Tang Xijing, a gymnast from China, competed in the women’s qualification for the 2020 Olympics in Tokyo on Sunday at the age of eighteen.
Tang, a young and popular Chinese athlete who led the Chinese women’s team in Tokyo, won the hearts of Chinese internet users with her solid performance in the floor exercise competition and her choice of patriotic songs, which proclaimed China’s spirit with great fervour.
X. Tang Olympic Games Tokyo 2020
Tang’s approximately two-minute performance consists of two songs with a strong sense of patriotism. The first song is from the documentary My People, My Country, which celebrated the 70th anniversary of the founding of the People’s Republic of China; the second is “Jiu’er,” a song from Zhang Yimou’s acclaimed 1987 film Red Sorghum, which focused on the War of Resistance against Japanese Aggression.
Using the Chinese equivalent of Twitter, Sina Weibo, users discussed Tang’s selection of “Jiu’er” at length. Some internet users were concerned that playing a song with such strong elements of anti-Japanese aggression in Tokyo would have historical ramifications, while others were just proud to see a song embodying the Chinese spirit played at the Olympics.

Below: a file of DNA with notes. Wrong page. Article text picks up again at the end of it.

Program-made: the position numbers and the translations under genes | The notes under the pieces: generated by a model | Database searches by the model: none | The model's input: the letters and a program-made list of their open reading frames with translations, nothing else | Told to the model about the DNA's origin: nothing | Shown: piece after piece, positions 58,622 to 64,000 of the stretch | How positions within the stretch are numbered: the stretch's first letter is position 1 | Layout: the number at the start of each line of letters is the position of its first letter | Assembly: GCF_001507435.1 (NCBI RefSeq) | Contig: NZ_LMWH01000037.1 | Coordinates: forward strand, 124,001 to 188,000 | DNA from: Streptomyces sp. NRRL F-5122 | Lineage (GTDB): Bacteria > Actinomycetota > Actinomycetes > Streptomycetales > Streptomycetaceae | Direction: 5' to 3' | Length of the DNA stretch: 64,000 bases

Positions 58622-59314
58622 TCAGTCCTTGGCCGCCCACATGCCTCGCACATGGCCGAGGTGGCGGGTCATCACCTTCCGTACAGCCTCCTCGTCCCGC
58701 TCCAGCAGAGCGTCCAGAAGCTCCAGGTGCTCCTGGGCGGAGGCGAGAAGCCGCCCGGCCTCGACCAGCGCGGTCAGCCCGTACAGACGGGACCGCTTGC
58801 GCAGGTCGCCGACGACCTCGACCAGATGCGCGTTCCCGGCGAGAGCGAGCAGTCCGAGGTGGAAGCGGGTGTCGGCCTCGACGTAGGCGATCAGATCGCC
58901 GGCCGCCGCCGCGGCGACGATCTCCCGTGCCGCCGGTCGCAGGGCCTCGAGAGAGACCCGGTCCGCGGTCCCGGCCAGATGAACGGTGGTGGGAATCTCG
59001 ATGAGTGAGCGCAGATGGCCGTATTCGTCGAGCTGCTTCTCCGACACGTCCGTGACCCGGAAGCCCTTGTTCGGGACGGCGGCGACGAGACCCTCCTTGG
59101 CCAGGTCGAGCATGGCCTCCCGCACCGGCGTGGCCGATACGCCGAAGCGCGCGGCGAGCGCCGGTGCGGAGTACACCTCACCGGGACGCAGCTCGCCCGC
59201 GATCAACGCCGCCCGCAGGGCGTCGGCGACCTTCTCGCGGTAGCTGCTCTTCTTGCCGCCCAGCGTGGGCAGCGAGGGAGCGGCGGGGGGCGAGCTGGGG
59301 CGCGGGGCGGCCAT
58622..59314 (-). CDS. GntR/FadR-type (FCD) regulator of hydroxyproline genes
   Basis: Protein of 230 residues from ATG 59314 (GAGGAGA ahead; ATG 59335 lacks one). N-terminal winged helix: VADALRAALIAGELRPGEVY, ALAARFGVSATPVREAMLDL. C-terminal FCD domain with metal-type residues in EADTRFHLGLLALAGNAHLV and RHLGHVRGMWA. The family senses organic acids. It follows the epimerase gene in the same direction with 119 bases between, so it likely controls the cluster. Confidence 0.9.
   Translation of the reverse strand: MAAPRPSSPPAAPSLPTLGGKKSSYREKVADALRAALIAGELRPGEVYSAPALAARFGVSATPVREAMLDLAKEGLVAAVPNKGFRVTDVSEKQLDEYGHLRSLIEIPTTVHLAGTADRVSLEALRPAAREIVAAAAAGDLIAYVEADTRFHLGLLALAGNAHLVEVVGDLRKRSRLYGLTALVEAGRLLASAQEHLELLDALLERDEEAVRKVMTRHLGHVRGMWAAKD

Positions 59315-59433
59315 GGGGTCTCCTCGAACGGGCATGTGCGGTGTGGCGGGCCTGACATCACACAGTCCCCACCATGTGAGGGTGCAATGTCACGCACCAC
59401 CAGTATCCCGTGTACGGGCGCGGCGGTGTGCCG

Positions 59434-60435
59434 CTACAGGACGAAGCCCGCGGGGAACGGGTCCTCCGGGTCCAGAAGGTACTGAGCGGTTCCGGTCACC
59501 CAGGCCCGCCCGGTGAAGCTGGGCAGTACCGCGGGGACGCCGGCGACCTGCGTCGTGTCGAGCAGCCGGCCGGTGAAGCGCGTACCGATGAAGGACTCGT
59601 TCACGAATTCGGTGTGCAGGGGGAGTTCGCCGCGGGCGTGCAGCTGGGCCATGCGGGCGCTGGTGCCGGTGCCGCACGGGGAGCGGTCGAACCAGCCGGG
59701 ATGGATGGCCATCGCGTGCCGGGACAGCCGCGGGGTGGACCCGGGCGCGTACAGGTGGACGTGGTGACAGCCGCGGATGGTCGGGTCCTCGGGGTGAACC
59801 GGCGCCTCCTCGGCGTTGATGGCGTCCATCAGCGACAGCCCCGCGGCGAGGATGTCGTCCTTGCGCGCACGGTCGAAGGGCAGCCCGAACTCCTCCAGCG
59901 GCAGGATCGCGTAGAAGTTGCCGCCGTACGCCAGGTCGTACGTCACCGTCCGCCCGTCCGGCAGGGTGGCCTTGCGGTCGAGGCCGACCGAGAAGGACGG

A Sina Weibo user expressed their desire that the song’s true historical context be shared with Japanese listeners.
The song “Jiu’er” narrates the narrative of a 19-year-old girl named Jiu’er from Gaomi, Shandong Province, East China, who utilises her strength and knowledge to overcome numerous hardships in her life against the backdrop of the War of Resistance against Japanese Aggression.
Others on the internet commented on how moving it was to witness the Olympic spirit and national pride together.
Here’s one of those times when I truly believe sports are an art form with the power to move people to tears. Seeing and hearing my heritage recognised on the world stage was an incredible moment for me.
It’s not just Tang’s rendition of “Jiu’er” that has helped Chinese athletes shine abroad. Cheng Fei, a gymnast who competed in the floor exercise at the 2008 Olympics in Beijing, also incorporated the Peking Opera, a vital part of Chinese culture, into his routine.